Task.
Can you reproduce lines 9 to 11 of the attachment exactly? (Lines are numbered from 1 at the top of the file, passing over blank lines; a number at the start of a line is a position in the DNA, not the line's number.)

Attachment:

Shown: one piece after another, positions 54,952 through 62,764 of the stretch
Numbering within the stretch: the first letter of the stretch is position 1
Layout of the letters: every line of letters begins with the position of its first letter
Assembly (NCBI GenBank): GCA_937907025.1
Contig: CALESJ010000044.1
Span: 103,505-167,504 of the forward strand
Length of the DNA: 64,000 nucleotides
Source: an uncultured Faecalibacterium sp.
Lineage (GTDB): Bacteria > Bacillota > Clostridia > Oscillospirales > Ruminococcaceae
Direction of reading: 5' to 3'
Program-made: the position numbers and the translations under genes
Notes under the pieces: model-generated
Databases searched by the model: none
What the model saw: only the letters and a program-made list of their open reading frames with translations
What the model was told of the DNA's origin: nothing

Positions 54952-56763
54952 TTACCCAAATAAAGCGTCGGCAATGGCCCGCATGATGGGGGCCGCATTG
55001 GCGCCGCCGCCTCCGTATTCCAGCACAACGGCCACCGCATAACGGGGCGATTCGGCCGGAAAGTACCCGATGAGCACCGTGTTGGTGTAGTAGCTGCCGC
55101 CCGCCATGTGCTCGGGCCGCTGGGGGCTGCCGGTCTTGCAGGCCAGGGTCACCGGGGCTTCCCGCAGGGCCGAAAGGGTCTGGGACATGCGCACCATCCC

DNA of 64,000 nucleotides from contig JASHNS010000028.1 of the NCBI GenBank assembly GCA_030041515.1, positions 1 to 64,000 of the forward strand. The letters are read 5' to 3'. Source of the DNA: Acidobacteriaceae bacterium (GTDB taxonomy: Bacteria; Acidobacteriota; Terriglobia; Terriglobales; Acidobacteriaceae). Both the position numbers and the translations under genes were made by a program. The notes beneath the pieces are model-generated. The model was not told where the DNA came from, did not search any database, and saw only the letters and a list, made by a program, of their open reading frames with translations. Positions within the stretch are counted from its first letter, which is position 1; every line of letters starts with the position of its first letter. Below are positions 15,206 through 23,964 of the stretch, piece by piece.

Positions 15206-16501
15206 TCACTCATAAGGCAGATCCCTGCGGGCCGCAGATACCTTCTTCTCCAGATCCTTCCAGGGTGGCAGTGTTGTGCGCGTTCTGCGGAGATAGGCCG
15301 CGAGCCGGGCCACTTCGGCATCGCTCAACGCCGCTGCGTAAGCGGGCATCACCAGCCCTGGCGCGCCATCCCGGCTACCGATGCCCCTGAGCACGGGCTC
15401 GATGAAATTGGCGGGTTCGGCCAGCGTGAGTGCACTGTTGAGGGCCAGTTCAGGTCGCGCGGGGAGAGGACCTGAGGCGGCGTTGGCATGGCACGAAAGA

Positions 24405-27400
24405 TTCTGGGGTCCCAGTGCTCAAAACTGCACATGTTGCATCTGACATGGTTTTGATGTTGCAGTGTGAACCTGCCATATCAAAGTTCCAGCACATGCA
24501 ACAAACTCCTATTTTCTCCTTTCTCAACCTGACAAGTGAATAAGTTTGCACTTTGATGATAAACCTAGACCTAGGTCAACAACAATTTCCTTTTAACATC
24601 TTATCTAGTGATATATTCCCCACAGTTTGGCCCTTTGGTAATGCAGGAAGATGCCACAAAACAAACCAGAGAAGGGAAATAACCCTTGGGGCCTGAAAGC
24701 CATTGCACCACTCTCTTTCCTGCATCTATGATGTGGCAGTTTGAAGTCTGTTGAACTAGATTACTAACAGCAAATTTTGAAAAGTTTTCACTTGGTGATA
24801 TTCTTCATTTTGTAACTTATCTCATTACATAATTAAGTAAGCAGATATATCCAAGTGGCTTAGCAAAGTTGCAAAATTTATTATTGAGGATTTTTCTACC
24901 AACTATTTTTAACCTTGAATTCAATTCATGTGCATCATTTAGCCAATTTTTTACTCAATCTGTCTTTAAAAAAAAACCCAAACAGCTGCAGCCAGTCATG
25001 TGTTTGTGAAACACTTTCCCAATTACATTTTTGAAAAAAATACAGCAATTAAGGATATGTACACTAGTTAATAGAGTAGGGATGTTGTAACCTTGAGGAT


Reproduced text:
Lineage (GTDB): Bacteria > Bacillota > Clostridia > Oscillospirales > Ruminococcaceae
Direction of reading: 5' to 3'
Program-made: the position numbers and the translations under genes